Subject: Include Me Out
Date: Wed 19 Aug 1998 - 12:03:27 BST
When we look at a system and decide that it is flawed, that it has excesses
that have hurt and oppressed people, and then we decide to opt out of that
system, what does that get us?
When we decide to use the rhetoric of exclusion to put up a wall between us
and any system, don't we justify and instutionalize our own exclusion from
that system? Isn't it exclusion from the systems of power that marginalized
people are always fighting? If we choose to live in our own world, then how
can we complain about the mainstream world excluding us, or worse, how can we
change the mainstream world to be more diverse and inclusive?
I was at a GLBT coaltion building workshop a few years ago, and the question
that we came up with to use in learning the process was "Are exclusive
organizations useful?" The president of Sisters And Brothers In The Life
(SABIL), our local organization for blacks and I ended up discussing the
Most of the group wanted exclusive organizations with the exclusions built
around identity politics. They felt that they wanted protected spaces where
birds of a feather could "feel safe." The system was bad and oppressive and
they needed empowering space.
The irony of all this was that the key reason for this workshop was that
people were complaining about the fragmentation and factionalization within
the "gay community" in town. People felt that the other groups were not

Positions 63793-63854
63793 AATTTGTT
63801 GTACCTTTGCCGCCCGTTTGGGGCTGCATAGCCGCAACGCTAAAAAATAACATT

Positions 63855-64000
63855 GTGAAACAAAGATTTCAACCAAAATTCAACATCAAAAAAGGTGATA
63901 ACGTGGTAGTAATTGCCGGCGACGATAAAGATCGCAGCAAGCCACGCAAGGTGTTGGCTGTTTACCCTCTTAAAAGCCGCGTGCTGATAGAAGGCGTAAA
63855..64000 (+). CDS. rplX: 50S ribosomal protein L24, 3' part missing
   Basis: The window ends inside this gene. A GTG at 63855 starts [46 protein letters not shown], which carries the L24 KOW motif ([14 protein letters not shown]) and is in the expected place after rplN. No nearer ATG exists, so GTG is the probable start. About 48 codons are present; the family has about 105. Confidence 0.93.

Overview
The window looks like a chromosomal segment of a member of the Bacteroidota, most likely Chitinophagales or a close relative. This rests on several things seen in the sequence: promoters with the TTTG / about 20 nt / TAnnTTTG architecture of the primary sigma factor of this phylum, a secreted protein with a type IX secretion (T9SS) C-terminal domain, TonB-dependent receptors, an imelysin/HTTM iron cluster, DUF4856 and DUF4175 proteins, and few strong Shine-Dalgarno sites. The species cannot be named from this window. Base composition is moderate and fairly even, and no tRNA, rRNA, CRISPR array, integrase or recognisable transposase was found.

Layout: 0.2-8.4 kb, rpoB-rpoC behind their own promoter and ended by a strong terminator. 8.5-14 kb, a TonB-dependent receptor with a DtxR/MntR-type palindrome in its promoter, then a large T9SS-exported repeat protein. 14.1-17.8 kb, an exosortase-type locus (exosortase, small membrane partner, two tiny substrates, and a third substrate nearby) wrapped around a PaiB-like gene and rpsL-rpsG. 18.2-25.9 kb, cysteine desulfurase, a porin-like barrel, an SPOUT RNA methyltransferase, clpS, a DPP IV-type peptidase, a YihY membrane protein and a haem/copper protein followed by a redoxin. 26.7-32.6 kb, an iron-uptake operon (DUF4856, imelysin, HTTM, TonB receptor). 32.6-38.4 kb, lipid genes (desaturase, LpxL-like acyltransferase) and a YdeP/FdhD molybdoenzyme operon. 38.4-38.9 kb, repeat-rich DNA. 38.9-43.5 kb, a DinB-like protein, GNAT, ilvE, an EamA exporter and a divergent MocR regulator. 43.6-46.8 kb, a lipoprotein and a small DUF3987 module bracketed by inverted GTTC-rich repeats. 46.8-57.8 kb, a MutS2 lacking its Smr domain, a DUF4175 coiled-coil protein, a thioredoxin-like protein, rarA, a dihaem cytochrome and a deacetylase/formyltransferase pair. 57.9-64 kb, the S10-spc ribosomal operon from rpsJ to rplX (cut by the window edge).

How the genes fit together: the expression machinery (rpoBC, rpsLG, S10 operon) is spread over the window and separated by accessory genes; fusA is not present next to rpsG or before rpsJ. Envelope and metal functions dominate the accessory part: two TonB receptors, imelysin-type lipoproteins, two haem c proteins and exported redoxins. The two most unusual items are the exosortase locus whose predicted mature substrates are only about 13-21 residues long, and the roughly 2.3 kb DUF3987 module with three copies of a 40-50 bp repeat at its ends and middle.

senstive enough to their issues, felt the other groups had to become more
open. Yet, even in this context, most felt that the walls that they had built
for themselves to create exclusive space, space that excluded people they saw
as responsible for the "excesses and oppressions of the system" was useful.
I spoke of the challenge of walls. We build them for defense, but they soon
become prisions where we suffer the cost of isolation to protect ourselves
from people who may well be our allies. By building walls of exclusion, we
marginalize ourselves, put ourselves in another country where we are the big
fish in the small pond, yet that small pond is always part of the bigger
For me, the comfort of "opting out of the system," of saying "I am excluded"
is illusory, simply because the walls that separate us from others are always
illusory. These walls are arbitrary and capricious. That has always been the
message of transgsender, that even the wall between men and women is an
illusion, and shamans can walk right though it like it isn't there. There are
no walls between man and nature, this world and the underworld, blacks and
whites, gays and straights, business people and concientious objectors to the
When we choose to isolate and marginalize ourselves by building a mental wall
between us and the humans who have done things we consider atrocities, we give
others permission to judge and to marginalize us. Maya Angelou says that
"nothing human is foreign to me," and if we want people to understand that
when they look at transgendered people, then we have to embrace the truth that